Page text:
The Product: Events and Classes

Web app to schedule and deliver online and in-person classes

What is Events and Classes?

Events and Classes is a web app IBM uses to schedule and deliver online and in-person learning

It has both both a front end and back end, as it has two different audiences. Learning professionals and learners. It is a deep and complex app with many functions related to scheduling, delivery methods, financial charges, enrollment tracking, etc. 


The Project: Merge and Enhance Legacy Systems

This application merged and added new features to two other applications which I also worked on previously; Event Central and Classroom Central.

Preserve Patterns

Because we had many users familiar with the legacy systems, we wanted to keep things familiar where possible.

Address Design Issues

The legacy products did not have continual design support as they grew, so some elements of the design had major usability issues.

My Role: UX Designer

I was the UX Designer on this project and worked closely with the product owner, development team, and business SMEs.

Design Phase: Sketch Mockups

WIth old sketch files from each parent system in hand, I was able to quickly jump into Sketch designs, making adjustments and mergers. 

Using Sketch I created a set of high fidelity mockups that illustrated all the various states and interactions of the system. 

These mockups went through many rounds of polish and review before being finalized.

Design Rationale: Truncated Series Description

I used a level-up and gamified UI to address one of our key product challenges

Event series are a chain of ongoing events that are all related. When a user views the details on an event series there are two main use cases.

1. They are new to this series and want to know what it is about.

2. They are already familiar with the series but are returning to explore upcoming events

In scenario #1, it is important to make the description of the series prominent, but it #2, it is just a distraction.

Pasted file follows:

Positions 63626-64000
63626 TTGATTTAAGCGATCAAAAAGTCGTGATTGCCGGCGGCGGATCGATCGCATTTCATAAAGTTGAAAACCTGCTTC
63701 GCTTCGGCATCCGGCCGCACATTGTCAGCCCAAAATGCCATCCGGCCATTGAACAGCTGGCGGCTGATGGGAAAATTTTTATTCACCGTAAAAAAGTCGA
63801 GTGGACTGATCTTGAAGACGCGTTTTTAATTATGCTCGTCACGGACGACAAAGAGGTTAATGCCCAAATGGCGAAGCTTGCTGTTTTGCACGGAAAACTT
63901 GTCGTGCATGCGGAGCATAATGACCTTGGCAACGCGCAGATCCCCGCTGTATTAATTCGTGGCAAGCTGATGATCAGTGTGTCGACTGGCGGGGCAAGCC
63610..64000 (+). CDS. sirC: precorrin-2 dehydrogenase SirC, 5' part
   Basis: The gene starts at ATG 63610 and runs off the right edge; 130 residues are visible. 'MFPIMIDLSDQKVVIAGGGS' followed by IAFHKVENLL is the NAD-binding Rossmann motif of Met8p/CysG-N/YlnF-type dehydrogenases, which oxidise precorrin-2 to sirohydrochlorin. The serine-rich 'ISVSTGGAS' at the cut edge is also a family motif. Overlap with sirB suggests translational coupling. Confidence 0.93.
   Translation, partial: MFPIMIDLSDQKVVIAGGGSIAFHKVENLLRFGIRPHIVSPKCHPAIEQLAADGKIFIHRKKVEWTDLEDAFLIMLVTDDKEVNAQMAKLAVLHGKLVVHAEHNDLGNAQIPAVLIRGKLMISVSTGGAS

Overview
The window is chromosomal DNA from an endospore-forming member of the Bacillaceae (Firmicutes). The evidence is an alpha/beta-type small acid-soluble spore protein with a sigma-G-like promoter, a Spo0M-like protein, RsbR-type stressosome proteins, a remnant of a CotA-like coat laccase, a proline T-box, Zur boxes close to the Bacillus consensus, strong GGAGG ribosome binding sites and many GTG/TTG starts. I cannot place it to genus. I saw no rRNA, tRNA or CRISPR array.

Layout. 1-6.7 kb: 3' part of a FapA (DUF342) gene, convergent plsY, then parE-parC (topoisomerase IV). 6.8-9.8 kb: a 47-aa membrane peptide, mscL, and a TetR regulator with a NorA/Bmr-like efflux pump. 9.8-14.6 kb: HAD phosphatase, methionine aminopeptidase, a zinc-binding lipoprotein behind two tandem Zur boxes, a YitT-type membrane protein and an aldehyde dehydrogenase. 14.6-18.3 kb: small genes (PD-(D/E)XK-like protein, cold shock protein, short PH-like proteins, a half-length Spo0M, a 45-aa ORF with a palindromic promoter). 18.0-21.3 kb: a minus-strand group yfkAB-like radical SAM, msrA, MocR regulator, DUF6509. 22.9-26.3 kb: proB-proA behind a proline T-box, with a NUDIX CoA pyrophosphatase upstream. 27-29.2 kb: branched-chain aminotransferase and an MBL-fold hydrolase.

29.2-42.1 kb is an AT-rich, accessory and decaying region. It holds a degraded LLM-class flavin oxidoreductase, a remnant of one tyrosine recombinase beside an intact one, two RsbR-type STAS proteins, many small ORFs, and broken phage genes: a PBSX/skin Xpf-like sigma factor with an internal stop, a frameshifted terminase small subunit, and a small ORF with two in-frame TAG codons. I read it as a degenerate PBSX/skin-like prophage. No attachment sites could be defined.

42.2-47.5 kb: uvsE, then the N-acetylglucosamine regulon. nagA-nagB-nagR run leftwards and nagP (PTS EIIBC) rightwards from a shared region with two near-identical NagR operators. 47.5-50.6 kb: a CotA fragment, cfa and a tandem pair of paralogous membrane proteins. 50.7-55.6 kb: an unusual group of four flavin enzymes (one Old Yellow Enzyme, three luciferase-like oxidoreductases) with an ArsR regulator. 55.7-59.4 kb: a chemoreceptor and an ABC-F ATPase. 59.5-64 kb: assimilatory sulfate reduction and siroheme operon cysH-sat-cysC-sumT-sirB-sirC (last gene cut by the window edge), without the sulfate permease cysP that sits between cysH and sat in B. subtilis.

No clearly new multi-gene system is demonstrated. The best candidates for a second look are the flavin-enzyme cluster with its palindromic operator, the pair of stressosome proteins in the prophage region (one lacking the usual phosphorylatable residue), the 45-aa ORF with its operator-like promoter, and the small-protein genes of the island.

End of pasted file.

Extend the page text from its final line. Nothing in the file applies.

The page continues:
The challenge is that what went in the description area of event series, which existed in legacy systems already, varied immensely. Some series had short descriptions, others had large images and charts and multiple pages of content.  

The solution I arrived at was a truncated event description area, which could be expanded easily and push down the upcoming events and past events areas.

This allowed for all users to easily scan over event series description area and get to the upcoming events with ease, no matter how large the description was. Yet it is still very prominent and easily explored by the user who is new to the series. 

Design Rationale: Sectioned Long Forms

Setting up a course is complex and required a lot of data

There are many fields required to define and set up a course. The old system had a very long page full of fields with nothing to help admins navigate or quickly find the right fields. 

I originally thought to redesign this to use a wizard approach, asking the user to focus on one area at time. However, in user research, I discovered that there was a frequent need to edit this data, and the edits might range many different areas. So a wizard would end up requiring them to do a lot of navigation within the course to make edits. For this reason, the long form actually held a significant advantage.

To improve the long form, we worked as a team to group the fields into logical categories. 

I then established groupings in the form UI and gave them labels. I also numbered these groupings and provided visual icons to help with scan-ability. 

I also added a Quick link section at the top to allow them to quickly jump to the desired section.